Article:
Tuesday, January 6, 2009

Final tally: We saved $8,285.39 dollars in 2008 using Kaizen.

The results of my tabulation are in: $8,285.39 saved because our family looked for a way to continually improve and reduce waste. I am stunned but happy and our saving account is better for it, Here's some of the details...

Largest savings: Installing my own furnace saving $2,675 over the quoted contractor price. Using a technique that Toyota calls "learn by doing", I learned by helping someone do it and then did it myself. Believe me, I'm not the most mechanically inclined but with some help from my brother, we did it and got compliments from people that looked at the final installation. Learn more at http://littlebylittlechange.blogspot.com/2008/12/kaizen-your-secret-weapon-in-down.html#comments

Second largest saving: $1791 in cash and gift cards recovered by selling items from the Great Household Purge. We've been thining out our household inventory and getting rid of the waste we have accumulated. Learn more from these posts:




Third largest savings: $1300 from mixing and matching employer benefits. See http://littlebylittlechange.blogspot.com/2008/12/mix-and-match-employer-benefits-to-save.html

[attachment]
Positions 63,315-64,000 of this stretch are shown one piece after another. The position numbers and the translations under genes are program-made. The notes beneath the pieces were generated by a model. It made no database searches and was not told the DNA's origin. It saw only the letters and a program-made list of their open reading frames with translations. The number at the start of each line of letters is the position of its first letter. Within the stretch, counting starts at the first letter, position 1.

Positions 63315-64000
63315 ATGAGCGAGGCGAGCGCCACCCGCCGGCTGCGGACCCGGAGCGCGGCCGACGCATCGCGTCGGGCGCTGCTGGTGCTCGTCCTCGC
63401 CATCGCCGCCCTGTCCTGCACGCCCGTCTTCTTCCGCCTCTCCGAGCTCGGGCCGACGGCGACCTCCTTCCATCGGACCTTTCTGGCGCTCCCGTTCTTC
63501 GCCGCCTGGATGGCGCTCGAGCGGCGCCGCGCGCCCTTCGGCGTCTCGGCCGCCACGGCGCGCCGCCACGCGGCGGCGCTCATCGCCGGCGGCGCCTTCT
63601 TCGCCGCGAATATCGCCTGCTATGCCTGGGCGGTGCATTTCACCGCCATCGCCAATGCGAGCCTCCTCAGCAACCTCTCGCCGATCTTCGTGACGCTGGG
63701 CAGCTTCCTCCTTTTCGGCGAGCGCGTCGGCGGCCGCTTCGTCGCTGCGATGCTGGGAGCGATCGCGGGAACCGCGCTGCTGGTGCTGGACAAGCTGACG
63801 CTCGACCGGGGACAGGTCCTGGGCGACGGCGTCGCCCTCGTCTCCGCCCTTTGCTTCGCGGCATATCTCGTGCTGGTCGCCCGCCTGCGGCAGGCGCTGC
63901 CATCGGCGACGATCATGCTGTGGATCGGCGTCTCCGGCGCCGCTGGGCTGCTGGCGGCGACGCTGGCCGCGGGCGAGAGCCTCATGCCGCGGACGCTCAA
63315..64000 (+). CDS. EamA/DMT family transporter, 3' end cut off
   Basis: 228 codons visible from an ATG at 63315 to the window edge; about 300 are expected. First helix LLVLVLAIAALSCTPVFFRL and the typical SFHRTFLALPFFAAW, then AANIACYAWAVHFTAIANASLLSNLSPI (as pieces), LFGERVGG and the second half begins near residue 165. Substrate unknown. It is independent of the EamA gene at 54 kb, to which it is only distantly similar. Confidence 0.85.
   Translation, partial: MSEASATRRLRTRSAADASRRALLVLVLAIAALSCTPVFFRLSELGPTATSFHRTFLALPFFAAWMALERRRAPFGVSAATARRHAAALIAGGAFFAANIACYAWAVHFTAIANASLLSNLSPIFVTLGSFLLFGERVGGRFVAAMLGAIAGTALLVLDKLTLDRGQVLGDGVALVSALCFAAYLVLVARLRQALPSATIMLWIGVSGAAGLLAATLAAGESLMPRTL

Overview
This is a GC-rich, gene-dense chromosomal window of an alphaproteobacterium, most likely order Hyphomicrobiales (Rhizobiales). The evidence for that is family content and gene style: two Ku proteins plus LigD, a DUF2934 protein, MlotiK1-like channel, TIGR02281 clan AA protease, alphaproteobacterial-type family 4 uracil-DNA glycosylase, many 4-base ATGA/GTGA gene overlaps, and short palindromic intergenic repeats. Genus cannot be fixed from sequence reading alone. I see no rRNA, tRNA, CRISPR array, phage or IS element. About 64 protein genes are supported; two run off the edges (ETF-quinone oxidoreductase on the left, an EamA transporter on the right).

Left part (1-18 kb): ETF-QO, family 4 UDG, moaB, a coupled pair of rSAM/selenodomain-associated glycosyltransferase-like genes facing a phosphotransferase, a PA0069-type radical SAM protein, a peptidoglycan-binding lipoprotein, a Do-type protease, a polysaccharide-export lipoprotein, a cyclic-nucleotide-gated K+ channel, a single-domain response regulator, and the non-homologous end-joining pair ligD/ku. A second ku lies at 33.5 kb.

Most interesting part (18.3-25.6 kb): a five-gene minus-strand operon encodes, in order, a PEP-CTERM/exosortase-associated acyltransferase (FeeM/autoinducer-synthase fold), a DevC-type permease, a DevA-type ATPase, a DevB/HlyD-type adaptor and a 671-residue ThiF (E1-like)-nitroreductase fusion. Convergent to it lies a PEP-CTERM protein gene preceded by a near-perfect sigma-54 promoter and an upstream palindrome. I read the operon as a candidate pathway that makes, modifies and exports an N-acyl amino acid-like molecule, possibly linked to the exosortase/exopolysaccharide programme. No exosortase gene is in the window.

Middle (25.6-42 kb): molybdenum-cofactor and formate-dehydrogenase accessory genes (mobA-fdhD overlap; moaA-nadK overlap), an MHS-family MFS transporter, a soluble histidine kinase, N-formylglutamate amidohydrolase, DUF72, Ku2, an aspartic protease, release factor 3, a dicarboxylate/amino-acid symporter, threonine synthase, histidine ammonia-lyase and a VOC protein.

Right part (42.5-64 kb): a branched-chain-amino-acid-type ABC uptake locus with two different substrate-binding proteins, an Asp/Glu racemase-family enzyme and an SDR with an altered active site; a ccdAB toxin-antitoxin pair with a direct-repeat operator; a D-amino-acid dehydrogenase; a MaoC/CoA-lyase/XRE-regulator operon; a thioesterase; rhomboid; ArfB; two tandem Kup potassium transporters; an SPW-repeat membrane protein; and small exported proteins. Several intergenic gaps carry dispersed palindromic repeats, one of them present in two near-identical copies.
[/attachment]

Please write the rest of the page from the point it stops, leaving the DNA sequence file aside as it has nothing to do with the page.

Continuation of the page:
Most caffinated savings: $5.56 from buying no new coffee filters in 2008. I developed a process to re-use paper coffee filters over and over and the coffee tastes just fine.

Dumbest savings: $32. Canceling the paper that no one read, no one used, and had to be taken to be recycled. Duh!

Most delicious saving: $30. Picked gobs and gobs of apple from wild trees and they were so good. These trees aren't sprayed so they were as good as organic although some looked a little gnarly.

Quickest savings: $20 in 3 seconds. When I had my Toyota's timing belt replaced at the recommended mileage, I asked, "Could I get a free oil change with that?"

Random savings: $30-$50. My neighbor would get surplus groceries and they would bring them over to us what they didn't need. I didn't keep real good track but it saved us a bunch on eggs, soda pop, hash browns and other food.

Wettest savings: $840. My wife save this much off our annual YMCA membership by teaching periodic swim lessons, something she loves to do.

Most fun cash recovery: $22.00. Going though items to donate in the basement and found cash in a old bag. Sweet.

Teenage cash kaizen: $100. Asking the bank manager for any coupons for free cash for my son opening his first account. She had one coupon left for a free $100 for a new checking acct of $100 or more. Cha-ching.

Try using continuous improvement or kaizen at your home in 2009. Ask yourself these questions to find ways of improving. Here's some easy questions to ask yourself and your family as you start your journey...

  • Can I do this easier?
  • Is there a better, faster, or cheaper way?
  • Is there an alternative?
  • What can we do to reduce wasted time, energy, and money?

Soon, you'll be traveling down the Kaizen Way!

Dan Lafever, Kaizeneer

1 comment:

Corie said...

I've been enjoying reading your blog. Thanks for sharing it with me. I'll talk to you soon about the article. Thanks, Dan